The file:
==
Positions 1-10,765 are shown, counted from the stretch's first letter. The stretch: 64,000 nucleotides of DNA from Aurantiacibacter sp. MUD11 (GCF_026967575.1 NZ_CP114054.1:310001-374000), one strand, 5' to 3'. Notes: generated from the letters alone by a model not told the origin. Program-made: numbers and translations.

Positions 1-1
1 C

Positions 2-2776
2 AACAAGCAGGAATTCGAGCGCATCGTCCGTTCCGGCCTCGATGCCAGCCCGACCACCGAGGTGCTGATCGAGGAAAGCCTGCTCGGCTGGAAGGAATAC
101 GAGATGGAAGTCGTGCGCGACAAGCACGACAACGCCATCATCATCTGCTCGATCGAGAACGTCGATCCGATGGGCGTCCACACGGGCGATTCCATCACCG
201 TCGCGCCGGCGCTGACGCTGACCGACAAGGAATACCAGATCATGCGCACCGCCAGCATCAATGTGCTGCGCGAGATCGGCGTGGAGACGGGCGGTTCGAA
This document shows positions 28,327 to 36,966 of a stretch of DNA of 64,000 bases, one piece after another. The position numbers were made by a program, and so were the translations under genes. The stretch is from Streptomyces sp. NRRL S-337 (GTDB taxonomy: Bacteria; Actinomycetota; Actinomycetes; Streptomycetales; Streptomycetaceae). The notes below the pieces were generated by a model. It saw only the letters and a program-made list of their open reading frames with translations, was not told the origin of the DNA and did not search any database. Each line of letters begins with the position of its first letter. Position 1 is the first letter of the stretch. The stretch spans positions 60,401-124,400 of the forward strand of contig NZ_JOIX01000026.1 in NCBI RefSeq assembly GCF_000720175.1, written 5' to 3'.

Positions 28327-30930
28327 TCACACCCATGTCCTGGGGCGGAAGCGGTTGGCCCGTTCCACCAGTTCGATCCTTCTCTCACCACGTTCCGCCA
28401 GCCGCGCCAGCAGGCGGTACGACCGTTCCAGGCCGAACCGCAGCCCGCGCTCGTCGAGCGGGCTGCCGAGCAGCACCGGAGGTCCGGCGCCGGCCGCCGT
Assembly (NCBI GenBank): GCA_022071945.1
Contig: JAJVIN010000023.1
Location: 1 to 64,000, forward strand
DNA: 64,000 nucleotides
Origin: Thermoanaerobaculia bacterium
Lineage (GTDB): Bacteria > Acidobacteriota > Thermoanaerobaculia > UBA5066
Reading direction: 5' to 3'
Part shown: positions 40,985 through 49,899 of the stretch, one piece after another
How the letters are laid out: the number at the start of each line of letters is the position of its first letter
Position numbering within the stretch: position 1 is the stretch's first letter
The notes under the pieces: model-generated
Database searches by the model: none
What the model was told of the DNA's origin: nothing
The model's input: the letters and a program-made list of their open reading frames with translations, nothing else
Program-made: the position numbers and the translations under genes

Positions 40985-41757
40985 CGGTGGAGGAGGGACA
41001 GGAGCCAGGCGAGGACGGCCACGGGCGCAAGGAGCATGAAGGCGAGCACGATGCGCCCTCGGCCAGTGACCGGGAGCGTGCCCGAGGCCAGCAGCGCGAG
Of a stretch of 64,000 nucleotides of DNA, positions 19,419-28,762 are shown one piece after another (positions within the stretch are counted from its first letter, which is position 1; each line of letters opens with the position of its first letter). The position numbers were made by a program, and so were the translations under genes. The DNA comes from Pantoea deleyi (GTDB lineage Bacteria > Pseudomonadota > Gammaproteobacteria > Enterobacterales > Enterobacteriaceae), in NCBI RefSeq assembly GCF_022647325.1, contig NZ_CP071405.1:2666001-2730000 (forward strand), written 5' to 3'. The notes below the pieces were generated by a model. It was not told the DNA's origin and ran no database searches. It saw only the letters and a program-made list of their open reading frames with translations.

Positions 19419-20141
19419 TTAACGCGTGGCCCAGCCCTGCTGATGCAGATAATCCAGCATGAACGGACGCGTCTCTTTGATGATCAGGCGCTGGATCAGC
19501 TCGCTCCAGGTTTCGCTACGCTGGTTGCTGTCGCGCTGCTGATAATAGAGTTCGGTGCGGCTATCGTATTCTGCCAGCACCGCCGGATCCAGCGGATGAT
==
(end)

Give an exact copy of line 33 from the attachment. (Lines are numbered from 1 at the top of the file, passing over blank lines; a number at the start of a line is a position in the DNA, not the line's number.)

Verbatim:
19501 TCGCTCCAGGTTTCGCTACGCTGGTTGCTGTCGCGCTGCTGATAATAGAGTTCGGTGCGGCTATCGTATTCTGCCAGCACCGCCGGATCCAGCGGATGAT